The Next Generation: Champions #1 Review

The most important part of any superhero team is the reason they have for existing. The Uncanny Avengers act as a crucial bridge between Mutants, Inhumans, and everyone else as tensions rise, the Ultimates solve the cosmic issues threatening the planet, and so on. And in a universe with these, and half a dozen other such teams, the (All-New All-Different) Avengers just seemed… aimless. It was a team of some of Marvel’s most popular and trendy heroes for the sake of it, without a thought as to how these characters would work together, or what their purpose would be beyond holding the prestigious title.

And that’s kind of why it flopped somewhat. Mark Waid isn’t a bad writer, nor is Mahmud Asrar a bad artist, but everything about the series felt like everyone involved wasn’t very invested in it.

Now, from the yet to be revealed ashes that Civil War II left behind, rise the Champions, a team that looks like it might have real purpose again.

Spoilers beyond this point.

The issue kicks off with Kamala in a sort of retired state, and a flashback explaining why she quit the Avengers: the other heroes being reluctant to help clean up the collateral damage their last battle caused.

It’s clearly a much deeper issue than that though, and more like the breaking point for a number of unresolved tensions, undoubtedly stemming from whatever the hell happened at the end of Civil War II. Spider-Man and Nova apparently already quit earlier, and while they are happy to see Kamala on their side again, they’re a bit more reluctant to get on board her next plan: forming their own team.

Kamala, Miles, and Sam are this generation's Golden Trio. I love it.

She manages to convince them anyway, and they set about finding some more young heroes who may be interested, namely Hulk (Amadeus Cho) and Vivian, daughter of Vision.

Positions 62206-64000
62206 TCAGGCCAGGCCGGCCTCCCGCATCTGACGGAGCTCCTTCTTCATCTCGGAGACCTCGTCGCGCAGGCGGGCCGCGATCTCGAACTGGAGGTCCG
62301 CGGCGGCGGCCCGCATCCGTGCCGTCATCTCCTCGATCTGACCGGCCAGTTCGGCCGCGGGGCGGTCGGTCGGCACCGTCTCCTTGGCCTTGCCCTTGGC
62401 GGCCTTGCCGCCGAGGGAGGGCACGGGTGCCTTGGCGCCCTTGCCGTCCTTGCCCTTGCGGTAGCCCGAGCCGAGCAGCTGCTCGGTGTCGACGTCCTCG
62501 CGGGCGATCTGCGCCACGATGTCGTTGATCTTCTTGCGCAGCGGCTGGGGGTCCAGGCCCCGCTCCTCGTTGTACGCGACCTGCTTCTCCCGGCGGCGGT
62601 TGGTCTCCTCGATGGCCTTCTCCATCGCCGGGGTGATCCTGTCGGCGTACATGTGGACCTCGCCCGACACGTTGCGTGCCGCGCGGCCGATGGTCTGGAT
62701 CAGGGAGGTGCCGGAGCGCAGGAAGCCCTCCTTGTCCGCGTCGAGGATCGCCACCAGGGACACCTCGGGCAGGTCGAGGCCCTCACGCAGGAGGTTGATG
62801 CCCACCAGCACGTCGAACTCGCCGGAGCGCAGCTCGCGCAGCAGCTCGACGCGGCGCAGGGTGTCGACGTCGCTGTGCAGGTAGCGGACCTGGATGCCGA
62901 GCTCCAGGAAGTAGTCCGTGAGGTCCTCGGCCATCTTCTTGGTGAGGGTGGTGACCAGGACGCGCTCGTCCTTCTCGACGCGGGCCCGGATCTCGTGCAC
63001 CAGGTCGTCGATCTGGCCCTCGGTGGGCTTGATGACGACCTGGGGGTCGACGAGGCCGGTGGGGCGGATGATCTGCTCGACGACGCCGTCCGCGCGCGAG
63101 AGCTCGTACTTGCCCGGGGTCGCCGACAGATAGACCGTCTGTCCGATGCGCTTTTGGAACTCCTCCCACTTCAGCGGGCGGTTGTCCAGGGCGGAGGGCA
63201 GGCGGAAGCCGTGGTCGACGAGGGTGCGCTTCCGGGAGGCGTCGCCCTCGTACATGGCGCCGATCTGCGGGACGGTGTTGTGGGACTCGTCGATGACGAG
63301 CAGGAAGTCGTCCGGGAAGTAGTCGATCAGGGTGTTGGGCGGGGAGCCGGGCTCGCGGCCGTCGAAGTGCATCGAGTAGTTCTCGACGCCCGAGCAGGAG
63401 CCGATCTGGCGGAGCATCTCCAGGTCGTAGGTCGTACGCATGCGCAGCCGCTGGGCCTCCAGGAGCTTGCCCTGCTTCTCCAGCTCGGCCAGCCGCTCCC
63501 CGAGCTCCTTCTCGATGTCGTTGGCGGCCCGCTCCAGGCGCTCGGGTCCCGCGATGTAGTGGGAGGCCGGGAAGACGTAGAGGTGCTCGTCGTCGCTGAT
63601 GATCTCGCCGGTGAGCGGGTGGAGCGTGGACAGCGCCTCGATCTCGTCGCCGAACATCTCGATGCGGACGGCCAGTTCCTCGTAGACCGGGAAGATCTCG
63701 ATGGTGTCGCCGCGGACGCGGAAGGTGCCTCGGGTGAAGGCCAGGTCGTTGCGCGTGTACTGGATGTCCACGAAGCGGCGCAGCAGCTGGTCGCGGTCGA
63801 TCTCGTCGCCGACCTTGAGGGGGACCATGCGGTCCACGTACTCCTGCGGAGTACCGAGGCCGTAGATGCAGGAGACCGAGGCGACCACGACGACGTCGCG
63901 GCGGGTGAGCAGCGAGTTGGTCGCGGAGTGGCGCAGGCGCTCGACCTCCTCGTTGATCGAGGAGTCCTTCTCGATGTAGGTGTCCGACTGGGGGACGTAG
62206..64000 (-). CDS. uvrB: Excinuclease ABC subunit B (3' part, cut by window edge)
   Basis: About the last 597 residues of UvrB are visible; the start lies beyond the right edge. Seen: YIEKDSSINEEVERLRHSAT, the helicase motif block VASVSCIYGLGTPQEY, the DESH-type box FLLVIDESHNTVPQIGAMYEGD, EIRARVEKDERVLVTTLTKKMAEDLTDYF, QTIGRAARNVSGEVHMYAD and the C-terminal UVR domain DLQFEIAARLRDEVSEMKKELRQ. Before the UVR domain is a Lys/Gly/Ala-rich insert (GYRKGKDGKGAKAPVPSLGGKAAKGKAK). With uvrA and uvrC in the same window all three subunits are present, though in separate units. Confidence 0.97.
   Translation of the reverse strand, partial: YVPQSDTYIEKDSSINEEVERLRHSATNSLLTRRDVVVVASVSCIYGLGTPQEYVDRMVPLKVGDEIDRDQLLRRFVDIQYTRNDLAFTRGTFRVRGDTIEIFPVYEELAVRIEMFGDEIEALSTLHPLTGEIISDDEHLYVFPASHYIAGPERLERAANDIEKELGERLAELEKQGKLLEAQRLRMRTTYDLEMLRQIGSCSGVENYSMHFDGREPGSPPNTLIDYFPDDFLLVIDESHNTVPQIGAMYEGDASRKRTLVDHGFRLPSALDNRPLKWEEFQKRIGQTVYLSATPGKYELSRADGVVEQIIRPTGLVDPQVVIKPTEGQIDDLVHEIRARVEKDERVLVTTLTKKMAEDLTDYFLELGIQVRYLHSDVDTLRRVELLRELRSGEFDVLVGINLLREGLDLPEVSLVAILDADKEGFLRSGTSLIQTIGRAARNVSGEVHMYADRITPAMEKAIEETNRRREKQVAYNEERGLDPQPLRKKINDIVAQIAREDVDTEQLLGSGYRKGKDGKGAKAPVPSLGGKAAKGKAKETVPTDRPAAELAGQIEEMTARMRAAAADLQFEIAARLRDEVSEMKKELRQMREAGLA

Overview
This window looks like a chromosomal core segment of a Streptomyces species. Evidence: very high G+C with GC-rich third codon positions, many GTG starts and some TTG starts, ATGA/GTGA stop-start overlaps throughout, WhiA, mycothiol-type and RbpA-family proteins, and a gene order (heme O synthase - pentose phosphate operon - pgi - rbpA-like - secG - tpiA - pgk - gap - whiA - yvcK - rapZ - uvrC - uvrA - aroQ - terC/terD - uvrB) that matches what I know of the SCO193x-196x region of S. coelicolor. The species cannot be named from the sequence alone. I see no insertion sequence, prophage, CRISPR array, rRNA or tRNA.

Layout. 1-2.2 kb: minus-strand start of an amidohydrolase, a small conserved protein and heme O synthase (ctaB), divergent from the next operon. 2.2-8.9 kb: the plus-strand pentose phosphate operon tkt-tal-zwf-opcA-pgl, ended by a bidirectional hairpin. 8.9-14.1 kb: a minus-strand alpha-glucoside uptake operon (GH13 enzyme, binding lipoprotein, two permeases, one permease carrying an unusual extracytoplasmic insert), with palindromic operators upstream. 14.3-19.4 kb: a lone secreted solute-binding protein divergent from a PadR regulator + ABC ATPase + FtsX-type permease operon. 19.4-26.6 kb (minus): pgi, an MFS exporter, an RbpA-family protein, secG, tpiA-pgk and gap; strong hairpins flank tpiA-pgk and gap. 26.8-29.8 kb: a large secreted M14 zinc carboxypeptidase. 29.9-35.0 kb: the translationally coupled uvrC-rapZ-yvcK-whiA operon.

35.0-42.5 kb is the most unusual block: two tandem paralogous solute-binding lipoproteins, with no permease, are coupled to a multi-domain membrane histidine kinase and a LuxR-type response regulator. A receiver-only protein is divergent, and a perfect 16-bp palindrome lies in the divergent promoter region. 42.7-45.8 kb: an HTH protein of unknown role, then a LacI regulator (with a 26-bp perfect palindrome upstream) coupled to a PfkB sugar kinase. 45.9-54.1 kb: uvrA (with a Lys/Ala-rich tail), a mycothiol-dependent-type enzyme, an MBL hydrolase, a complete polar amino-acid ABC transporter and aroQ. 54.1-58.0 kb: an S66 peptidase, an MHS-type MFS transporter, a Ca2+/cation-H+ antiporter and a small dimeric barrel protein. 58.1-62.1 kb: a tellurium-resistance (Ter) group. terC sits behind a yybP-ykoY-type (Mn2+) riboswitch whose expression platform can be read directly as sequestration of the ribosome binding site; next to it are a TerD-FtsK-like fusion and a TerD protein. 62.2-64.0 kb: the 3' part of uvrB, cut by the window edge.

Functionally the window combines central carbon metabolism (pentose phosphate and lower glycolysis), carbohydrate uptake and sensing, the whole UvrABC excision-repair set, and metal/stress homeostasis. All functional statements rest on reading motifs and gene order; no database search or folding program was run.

Viv sweeps the net for any crimes they can help stop, and they discover a group of young girls being held hostage by a human trafficker.

It’s a surprisingly dark challenge for them to take on in the first issue, and the fact that one of the captives dies during the (overall successful) rescue attempt makes it even more so.

Hulk is ready to smash the kidnapper into a million pieces, and the crowd of onlookers filming him on their phones have no problem with that at all.

But then Ms. Marvel steps in, and gives a pretty awesome, and pretty relevant speech, while we get glimpses of a bunch of different young superheroes. It’s an uplifting moment, and an excellent note to end the issue on.

Heavy handed? Yes. Necessary? Hell yes.
Overall, I have a lot of hope for this series. While the plot was fairly straightforward, Mark Waid is already portraying the characters way better than he did in ANAD Avengers, and the rapport between the main three is a delight.

One issue I have is with the timing. Civil War II is over a month away from its conclusion and a lot of the events and the overall climate in this comic is based on what happens then. Another is the art. It’s a mixed bag for me, Humberto Ramos does an excellent job of stills and backgrounds, less so with faces and action scenes. At times, the art is exaggerated to the point of annoyance. Regardless, it works for most of the issue, and the coloring by Edgar Delgado during the flashback scenes is excellent.

Have a poorly drawn Kamala face, for old times' sake.
It just feels so good to have a team with a purpose, and the fact that the purpose is making people believe in heroes again after Civil War II (both in and out of universe) makes it all the more compelling. 

Aranwe Quirke is a totally real, definitely not made up name. No, you may not see the birth certificate.